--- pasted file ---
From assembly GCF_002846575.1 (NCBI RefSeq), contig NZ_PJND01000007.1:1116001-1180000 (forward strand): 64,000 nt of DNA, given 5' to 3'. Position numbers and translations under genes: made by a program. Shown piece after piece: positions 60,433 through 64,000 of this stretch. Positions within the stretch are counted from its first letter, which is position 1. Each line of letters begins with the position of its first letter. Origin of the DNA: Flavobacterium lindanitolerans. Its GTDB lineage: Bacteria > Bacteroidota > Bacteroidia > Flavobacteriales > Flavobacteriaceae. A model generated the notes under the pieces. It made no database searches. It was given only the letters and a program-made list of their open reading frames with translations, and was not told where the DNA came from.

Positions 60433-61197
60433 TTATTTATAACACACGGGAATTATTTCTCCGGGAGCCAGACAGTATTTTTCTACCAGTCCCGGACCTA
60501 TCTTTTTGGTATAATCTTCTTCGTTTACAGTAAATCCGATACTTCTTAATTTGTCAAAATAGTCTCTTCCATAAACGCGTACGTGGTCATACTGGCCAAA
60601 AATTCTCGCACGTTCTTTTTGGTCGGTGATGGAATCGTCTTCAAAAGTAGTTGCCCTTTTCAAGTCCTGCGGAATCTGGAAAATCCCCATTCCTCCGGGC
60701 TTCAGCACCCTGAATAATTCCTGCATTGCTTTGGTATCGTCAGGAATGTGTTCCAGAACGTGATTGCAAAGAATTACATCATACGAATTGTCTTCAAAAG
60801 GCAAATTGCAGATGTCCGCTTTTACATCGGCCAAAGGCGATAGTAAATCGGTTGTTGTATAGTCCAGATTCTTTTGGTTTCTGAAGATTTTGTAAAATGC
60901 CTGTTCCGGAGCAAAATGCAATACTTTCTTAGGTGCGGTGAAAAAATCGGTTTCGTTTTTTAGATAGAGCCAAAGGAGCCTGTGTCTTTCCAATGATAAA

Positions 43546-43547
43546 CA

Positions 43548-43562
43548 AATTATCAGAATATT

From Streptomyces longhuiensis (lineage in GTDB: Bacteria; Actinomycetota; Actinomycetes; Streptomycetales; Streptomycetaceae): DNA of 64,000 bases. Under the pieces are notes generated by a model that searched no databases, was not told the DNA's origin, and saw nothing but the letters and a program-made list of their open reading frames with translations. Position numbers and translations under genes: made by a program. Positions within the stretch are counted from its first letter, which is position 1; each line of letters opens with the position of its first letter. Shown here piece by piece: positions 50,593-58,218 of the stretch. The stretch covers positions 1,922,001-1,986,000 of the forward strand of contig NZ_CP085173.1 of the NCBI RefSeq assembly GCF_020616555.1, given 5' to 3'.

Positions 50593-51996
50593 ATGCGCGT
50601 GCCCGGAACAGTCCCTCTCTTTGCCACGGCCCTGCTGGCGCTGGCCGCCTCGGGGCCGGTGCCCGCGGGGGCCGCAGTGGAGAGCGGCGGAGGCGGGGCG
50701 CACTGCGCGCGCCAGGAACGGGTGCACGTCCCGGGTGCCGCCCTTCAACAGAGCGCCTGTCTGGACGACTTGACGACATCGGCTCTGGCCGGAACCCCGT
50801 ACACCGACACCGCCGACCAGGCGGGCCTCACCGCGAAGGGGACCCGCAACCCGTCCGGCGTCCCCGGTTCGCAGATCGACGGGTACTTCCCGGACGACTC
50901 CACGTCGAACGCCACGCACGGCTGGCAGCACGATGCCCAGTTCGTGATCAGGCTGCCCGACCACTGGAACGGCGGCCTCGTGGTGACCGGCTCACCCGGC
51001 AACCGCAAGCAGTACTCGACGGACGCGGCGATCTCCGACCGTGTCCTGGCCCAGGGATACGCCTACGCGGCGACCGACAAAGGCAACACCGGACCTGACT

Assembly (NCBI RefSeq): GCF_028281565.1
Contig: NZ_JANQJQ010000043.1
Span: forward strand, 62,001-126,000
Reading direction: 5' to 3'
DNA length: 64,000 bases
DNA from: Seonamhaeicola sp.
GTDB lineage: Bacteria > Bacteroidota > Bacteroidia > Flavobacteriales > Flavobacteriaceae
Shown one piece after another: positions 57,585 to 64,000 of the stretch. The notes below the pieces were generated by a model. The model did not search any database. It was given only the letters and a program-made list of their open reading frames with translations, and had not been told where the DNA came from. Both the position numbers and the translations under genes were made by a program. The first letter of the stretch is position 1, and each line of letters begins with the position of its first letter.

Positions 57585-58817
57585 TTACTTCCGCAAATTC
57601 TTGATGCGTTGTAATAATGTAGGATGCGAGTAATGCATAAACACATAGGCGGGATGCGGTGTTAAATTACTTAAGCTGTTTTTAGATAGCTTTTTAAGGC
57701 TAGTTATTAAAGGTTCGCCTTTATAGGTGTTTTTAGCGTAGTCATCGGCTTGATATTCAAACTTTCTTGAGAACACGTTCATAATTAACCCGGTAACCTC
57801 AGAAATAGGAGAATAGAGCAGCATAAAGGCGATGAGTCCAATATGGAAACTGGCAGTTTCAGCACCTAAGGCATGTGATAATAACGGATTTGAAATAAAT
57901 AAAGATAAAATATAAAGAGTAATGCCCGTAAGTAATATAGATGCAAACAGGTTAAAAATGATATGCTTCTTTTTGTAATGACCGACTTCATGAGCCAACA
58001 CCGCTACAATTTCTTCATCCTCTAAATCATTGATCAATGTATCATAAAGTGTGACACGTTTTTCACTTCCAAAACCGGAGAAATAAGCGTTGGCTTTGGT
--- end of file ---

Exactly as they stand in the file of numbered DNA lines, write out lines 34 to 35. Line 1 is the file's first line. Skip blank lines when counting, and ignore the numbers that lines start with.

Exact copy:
57901 AAAGATAAAATATAAAGAGTAATGCCCGTAAGTAATATAGATGCAAACAGGTTAAAAATGATATGCTTCTTTTTGTAATGACCGACTTCATGAGCCAACA
58001 CCGCTACAATTTCTTCATCCTCTAAATCATTGATCAATGTATCATAAAGTGTGACACGTTTTTCACTTCCAAAACCGGAGAAATAAGCGTTGGCTTTGGT